One of our Leadership Akron Alumni, Dr. Steve Ash of The University of Akron College of Business, notes that the act of leadership consists of two basic activities: communications and decision-making. Thus, decision-making about communication is worthy of careful thought for effective leaders—it involves both of these twin dimensions. The most successful leaders are concise and direct communicators: they boil complicated matters into a simply articulated message that reflects their values and priorities. In addition to what they communicate, effective leaders make good decisions about how to communicate. As the classic communications adage goes, the medium can matter as much as the message.
The medium we choose frames the message we send; it’s the vessel that carries the precious cargo of our message to its destination. When I saw a Facebook post recently about the merits of sending wedding invitations via Eventbrite, I was reminded about how the medium can affect the message. I am not here to cast judgment on anyone for sending wedding invitations electronically; nor for issuing snail-mail invitations that are neither efficient nor eco-friendly. The range of reactions to the post illustrate the trade-offs we face in weighing the importance of the communication with the convenience of the sender and recipients.
Consider the hand-written note, which has become the gold standard in an age fraught with blast e-mails and group texts. Why? In this medium, the sender is sending an implicit message: “You’re worth taking the time to write this, and putting it in the mail, when I could have sent an e-mail. The perspective I’m expressing is worth the time and trouble it takes to write this out.” The hand-written note exemplifies how the currency of the medium affects the message, something we see across many communications channels. In taking the time to frame questions or agendas ahead of a meeting, we’re noting the importance of the conversation. In scheduling a meeting instead of a teleconference or e-mail update, we’re saying this is important enough to show up in person. In using correct grammar and language, we’re saying it’s worth taking care to avoid sloppiness (though sometimes I wonder if the writer knows the difference). In making a call instead of sending an e-mail, we’re saying this is worth talking through, person-to-person in real time, so I can be sure to respond to your questions and hear your perspective instead of sending an e-mail at my convenience.
We still send e-mail blasts, and post to social media. It’s not that these tools hold no value. Sometimes a timely text or a tweet can signal to someone that you’re paying attention and you appreciate their work. Sometimes an audience wants you to make it as easy as possible to respond to a more transactional but worthwhile opportunity. But as our habits form around the tools we use most often, sometimes they can become overused. I’ve seen situations where a nonprofit sees little response to an e-blast, and the solution is to send more frequent e-blasts to the same audience (insert definition of insanity here). I’ve been in a situation where someone assumed I knew something they were up to because they had tweeted about it. Both of these examples illustrate the dangers in assuming that, as we use the medium that’s most habitual or convenient for us, our intended audience will be on the same wavelength.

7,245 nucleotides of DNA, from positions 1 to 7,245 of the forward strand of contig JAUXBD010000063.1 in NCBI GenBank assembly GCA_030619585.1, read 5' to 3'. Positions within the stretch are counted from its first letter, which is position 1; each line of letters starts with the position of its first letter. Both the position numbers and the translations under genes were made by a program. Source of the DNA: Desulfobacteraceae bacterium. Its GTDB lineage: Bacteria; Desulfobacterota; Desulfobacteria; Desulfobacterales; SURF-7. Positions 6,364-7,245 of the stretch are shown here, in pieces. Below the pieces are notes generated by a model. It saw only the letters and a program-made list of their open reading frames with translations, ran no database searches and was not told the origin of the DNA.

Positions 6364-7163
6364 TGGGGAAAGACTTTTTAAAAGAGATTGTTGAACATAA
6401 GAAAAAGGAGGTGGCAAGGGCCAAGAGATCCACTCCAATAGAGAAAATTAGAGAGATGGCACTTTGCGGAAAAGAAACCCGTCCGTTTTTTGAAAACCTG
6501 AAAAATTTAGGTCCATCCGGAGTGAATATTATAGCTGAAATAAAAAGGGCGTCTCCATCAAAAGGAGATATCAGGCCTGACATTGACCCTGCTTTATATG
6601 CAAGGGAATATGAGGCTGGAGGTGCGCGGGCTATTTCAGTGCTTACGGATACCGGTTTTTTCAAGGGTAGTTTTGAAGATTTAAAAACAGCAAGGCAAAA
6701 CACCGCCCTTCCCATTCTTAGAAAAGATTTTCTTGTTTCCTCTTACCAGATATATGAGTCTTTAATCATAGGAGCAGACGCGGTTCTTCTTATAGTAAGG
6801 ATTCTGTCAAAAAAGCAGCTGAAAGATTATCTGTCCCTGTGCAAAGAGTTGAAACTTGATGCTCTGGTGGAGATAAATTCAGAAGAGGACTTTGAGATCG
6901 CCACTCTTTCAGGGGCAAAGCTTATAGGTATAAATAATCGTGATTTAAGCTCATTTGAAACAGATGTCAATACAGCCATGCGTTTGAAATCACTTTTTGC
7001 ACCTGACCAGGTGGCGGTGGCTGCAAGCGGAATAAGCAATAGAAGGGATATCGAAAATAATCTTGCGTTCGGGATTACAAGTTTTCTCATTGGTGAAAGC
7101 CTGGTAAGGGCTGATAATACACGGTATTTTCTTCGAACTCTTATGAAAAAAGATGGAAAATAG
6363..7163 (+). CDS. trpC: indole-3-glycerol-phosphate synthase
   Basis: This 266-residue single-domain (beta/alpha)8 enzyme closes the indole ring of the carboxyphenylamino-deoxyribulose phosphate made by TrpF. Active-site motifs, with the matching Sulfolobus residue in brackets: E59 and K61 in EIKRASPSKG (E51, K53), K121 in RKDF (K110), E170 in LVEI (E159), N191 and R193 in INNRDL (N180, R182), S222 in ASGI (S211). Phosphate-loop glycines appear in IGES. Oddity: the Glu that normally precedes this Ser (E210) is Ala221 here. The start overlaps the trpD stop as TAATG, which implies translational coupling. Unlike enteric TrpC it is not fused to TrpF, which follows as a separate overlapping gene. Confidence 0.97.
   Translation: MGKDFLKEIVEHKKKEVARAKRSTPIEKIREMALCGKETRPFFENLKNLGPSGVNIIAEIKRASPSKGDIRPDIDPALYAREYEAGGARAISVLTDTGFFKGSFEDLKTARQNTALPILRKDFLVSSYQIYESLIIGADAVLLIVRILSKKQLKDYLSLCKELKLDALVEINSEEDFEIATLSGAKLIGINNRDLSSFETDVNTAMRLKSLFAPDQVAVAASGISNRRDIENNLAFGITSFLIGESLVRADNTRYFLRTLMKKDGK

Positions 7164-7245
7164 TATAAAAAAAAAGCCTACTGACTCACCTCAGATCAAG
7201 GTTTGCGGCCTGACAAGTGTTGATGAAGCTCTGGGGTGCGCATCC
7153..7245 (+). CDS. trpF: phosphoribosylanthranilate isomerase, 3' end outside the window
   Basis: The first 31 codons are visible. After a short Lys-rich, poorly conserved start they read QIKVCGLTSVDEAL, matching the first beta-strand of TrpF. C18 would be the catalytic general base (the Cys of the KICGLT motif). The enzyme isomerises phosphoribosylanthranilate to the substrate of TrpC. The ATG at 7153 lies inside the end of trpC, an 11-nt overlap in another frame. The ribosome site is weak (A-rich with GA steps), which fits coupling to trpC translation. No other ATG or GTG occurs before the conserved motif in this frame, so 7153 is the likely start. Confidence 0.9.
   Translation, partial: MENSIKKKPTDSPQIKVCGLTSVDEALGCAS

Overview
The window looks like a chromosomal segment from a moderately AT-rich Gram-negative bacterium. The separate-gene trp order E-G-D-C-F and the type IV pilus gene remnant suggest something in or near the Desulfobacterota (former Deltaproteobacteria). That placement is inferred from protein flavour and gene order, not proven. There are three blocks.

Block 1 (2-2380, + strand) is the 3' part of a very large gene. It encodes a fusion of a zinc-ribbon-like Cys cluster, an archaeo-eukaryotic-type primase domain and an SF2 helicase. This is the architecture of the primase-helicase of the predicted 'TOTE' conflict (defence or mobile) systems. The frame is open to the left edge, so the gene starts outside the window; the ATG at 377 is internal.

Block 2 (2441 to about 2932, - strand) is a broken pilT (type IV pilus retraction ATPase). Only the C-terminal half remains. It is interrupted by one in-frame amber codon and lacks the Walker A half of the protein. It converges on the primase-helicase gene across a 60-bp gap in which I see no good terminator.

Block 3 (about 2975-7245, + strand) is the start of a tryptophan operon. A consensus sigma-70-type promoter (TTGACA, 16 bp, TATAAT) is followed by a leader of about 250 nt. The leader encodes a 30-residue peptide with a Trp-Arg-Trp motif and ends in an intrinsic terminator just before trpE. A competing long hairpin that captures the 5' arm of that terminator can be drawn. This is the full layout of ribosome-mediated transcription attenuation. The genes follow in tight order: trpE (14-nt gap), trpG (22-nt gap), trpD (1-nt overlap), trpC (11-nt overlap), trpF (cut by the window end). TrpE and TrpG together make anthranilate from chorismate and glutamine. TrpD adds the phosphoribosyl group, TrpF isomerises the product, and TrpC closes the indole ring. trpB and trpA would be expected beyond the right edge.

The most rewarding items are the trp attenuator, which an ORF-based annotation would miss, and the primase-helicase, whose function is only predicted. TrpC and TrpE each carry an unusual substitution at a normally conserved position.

The best leaders will use all the tools, old and new, to communicate with thoughtfulness not only about what they are communicating, but how. Being considerate in communications not only makes your messages stand out, it builds trust with the audience, winning credibility and confidence, and as a result, more opportunities to earn listeners/readers. As participants in our Fall Community Leadership Institute explore principles and practices of community leadership, they learn from some of our community’s best about how they carefully approach communication and relationship-building as they lead change. These insights bear fruit in both community and professional settings, positioning our CLI grads to become more well-rounded, more collaborative leaders. If you know of individuals that would benefit from an experience like this, now is the time to plug them into what will be a one-of-a-kind learning opportunity this fall.